{MANGROVE} – a verb meaning to take action or take measures with an anagram (silly) of GRAN stuck inside it.

8d  ‘Morse’ may be intelligible to such folk (8)
{DECODERS} – these people may be able to understand and translate Morse code (or they may be clever enough to work out ‘who dun it’ in an episode of the well-known detective series).

11d  Old female set up to rule in another country (7)
{FOREIGN} – start with the abbreviations for old and female. Now reverse them (set up, in a down clue) and add a verb to rule.

14d  Fair play, only with cold formality? (7)
{JUSTICE} – an adverb meaning only or barely is followed by a coldness of manner.

17d  Acquire  grip? (8)
{PURCHASE} – double definition, the second meaning grip or firm contact.

18d  See servant tear about, almost doing nothing afterwards (8)
{RETAINER} – an anagram (about) of TEAR is followed (afterwards) by an adjective meaning doing nothing or disinclined to move without its final T (almost).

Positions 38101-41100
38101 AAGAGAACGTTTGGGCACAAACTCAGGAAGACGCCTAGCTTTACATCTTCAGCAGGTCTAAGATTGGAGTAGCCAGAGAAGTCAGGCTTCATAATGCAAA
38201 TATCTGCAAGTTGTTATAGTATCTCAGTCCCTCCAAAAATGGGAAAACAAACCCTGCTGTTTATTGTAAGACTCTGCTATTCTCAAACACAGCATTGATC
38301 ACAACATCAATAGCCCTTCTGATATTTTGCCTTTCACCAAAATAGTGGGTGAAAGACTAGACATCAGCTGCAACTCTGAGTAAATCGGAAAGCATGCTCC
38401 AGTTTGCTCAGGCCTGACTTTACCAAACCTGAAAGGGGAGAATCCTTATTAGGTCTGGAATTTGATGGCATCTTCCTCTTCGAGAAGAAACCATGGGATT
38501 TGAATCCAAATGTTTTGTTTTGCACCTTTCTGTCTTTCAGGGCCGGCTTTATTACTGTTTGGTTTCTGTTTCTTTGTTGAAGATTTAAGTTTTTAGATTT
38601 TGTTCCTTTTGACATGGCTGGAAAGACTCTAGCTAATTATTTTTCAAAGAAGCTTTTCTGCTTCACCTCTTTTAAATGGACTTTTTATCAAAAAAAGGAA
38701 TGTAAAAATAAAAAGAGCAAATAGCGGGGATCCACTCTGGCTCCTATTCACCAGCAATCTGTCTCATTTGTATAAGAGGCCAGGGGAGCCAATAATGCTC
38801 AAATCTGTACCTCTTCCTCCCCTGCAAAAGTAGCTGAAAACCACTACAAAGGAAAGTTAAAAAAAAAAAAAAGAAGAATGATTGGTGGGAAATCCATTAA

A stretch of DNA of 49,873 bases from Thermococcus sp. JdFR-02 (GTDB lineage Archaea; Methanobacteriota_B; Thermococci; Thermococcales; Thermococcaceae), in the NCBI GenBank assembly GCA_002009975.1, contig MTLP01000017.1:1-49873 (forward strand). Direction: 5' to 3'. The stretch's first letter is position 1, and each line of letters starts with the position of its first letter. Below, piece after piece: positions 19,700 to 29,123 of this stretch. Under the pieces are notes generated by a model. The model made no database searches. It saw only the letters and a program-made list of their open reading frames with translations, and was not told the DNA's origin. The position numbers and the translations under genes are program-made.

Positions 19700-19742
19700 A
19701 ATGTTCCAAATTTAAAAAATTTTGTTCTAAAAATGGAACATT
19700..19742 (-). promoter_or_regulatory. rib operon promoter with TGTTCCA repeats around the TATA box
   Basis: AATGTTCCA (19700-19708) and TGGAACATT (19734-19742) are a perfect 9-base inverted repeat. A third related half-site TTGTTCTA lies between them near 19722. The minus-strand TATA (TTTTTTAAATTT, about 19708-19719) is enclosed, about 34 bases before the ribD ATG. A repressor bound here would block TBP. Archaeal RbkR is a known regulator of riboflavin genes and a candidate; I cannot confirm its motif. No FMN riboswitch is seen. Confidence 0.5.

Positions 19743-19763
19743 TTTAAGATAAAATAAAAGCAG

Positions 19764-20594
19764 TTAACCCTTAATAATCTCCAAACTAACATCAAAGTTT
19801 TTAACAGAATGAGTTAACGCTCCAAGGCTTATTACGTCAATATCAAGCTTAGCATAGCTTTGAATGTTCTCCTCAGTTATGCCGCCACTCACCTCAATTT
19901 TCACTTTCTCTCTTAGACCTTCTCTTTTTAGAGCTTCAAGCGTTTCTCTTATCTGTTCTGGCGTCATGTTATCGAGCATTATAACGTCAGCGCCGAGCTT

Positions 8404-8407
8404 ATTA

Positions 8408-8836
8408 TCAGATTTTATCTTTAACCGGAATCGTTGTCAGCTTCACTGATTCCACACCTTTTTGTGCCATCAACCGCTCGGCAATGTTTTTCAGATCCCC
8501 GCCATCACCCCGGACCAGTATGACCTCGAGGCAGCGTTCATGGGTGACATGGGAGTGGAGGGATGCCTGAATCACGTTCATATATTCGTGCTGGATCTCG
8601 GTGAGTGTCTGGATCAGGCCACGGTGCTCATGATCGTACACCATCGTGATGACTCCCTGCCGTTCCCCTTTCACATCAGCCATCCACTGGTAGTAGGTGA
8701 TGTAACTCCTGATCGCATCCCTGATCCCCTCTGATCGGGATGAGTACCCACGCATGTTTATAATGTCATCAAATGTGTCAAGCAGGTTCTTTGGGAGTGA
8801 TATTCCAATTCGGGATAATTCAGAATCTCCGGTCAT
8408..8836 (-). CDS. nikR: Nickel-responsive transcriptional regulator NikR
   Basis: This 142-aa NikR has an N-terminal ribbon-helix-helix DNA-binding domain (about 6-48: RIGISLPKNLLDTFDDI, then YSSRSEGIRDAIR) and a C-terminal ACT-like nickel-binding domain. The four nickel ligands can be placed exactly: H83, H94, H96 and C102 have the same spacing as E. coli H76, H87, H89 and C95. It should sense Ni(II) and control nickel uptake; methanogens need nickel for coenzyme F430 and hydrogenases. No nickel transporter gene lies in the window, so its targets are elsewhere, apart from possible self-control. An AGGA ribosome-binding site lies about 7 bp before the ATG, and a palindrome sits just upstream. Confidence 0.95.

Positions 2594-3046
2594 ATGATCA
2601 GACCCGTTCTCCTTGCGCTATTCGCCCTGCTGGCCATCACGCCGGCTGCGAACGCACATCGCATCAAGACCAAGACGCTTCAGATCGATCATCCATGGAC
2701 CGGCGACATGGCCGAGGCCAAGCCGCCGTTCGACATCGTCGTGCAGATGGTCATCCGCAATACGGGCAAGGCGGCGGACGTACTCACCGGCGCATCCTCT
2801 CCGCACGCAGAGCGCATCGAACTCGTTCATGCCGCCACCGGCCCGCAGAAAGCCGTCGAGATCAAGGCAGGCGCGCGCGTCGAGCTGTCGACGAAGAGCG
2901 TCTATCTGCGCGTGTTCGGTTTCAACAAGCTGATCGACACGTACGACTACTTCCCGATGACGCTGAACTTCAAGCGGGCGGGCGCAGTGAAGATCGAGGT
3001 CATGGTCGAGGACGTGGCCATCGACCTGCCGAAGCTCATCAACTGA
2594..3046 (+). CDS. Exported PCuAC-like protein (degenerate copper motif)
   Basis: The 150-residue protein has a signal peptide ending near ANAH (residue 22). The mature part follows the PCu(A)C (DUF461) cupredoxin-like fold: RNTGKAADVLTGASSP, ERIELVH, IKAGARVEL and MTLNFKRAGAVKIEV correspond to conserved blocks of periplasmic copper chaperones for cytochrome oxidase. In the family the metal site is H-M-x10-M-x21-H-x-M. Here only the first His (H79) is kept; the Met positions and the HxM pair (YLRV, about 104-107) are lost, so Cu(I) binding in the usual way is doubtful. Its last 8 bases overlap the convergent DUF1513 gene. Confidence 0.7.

19d  Target landing in grass, being shot down (8)
{REBUTTED} – a target in archery or shooting is inserted in a type of grass.

22d  Light yellow bog with loose content (6)
{FLAXEN} – a bog or marsh with an adjective meaning loose or slack inside.

23d  Test is dull — minimal scoring! (3,3)
{DRY RUN} – string together an adjective meaning dull or boring and the minimal amount by which a batsman may add to his score.

24d  Sort of road through defile (6)
{BYPASS} – a preposition meaning through or as a result of is followed by a defile or ravine.

27d  It’s dry nevertheless above and below river (4)
{BRUT} – this is a description of wine. A conjunction meaning nevertheless or yet goes around (above and below, in a down clue) R(iver).

ARVE Error: need id and provider

My preferences today were 25a, 6d and 11d. What did you like?

Today’s Quickie Pun: {PANNED} + {AURA} = {PANDORA}

46 comments on “DT 27276

  1. A nice puzzle today, and a pangram as well, if i’m not mistaken. Many thanks to Giovanni, and to Gazza for the review.